What got you through?

Any surprise babies teach you a valuable lesson?

Comments

  1. Emily your honesty is so refreshing and inspiring. Parenting is the hardest job in the world and it is NEVER all sunshine and lollipops. My Mum has always said to me “You can only do what you think is best at the time’ and I’m sure you have given your best, from however full or empty your cup may have been on any given day and that’s all any of us can do. I’m sure deep down hiding behind many tired smiles of other mum’s they are nodding along shedding a tear or two on the inside thinking “Thankyou Emily… thank you for saying out loud what I dare not say and thank you for validating my feelings and truths… it’s OKAY to feel this way… there is a light”. I’m glad you can celebrate, appreciate and share how far you’ve come and where you are today as a result. Xxxxxx

  2. Emily, I can relate to so much of this. I’m not one that mothering comes naturally, and throw in the fact that I am an introvert and it can feel very suffocating at times. I really was not prepared for how relentless it was going to be, and how much little physical and mental space you get when parenting small children. Only now that my kids are 3 and 5 does it feel like something is starting to lift. Thank you for being honest about the difficult aspects of parenting – we need to see more like this.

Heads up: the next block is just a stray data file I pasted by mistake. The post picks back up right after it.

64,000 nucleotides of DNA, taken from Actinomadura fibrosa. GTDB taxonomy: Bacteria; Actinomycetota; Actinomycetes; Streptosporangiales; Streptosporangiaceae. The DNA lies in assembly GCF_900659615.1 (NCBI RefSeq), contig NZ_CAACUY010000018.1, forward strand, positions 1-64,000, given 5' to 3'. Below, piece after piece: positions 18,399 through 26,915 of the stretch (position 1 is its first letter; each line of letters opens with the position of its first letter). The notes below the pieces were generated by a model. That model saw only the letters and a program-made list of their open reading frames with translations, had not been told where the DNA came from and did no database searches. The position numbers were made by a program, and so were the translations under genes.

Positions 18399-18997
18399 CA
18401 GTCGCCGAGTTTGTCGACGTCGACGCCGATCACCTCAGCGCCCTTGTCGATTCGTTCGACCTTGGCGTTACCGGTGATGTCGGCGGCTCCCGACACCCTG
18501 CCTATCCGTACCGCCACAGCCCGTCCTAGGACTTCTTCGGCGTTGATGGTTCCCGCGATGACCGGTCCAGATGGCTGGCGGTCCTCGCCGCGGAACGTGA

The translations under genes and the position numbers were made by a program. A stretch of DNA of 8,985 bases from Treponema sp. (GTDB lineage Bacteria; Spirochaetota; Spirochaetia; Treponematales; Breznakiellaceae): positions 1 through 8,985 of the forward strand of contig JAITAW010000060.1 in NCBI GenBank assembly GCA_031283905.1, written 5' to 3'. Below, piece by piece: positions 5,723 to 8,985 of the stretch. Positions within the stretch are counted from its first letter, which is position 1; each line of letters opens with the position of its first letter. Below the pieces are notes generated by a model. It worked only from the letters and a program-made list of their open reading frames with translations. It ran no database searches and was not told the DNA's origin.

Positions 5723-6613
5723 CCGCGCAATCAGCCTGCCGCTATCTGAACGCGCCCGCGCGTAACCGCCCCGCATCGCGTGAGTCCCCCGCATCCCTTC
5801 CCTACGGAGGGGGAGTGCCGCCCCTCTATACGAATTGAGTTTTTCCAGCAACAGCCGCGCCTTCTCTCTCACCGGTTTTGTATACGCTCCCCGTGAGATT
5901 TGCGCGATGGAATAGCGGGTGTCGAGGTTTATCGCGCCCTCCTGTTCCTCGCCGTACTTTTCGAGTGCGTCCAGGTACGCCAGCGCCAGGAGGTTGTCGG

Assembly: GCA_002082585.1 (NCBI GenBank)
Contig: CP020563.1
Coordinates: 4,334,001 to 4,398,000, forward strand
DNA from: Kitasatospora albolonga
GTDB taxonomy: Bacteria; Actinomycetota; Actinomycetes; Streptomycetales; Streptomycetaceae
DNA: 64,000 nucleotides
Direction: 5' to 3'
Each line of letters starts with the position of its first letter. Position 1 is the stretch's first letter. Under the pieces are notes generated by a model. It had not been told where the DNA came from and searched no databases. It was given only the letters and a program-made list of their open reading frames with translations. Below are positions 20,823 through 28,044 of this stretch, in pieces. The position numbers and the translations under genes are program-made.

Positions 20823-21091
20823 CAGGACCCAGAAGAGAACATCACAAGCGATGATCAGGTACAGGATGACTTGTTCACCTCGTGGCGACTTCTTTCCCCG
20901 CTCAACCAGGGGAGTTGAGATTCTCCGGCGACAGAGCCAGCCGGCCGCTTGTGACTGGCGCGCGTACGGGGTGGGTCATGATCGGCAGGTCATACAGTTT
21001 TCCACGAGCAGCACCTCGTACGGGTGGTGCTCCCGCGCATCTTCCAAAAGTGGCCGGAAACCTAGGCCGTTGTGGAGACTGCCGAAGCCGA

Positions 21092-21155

3. Josephine says:

    Hi Emily! I’m a relatively new visitor to your blog and this will be my first comment!
    Thank you for writing this! I am certainly not one of those folk that cruised through newborn/baby land. I have two sons (5 and almost 3), and it often feels like I’ve only just made it! I’ve been feeling a bit sad this year as it seems to me I haven’t been joyful enough in my parenting these past 5 years – motherhood came so much harder to me than I’d envisaged. My sons were lovely, healthy babies (but dreadful sleepers, so they sleep deprivation was real and horrific) and I wish I’d been able to enjoy them as babies far more than I think I actually did (but like you said, it’s all a blur and I can’t remember a lot)! I’ve been feeling sad also because the mental struggle has ruled out the possibility of us having a third. I love the idea of a team of three, but I honestly don’t think I could hack going through it all again.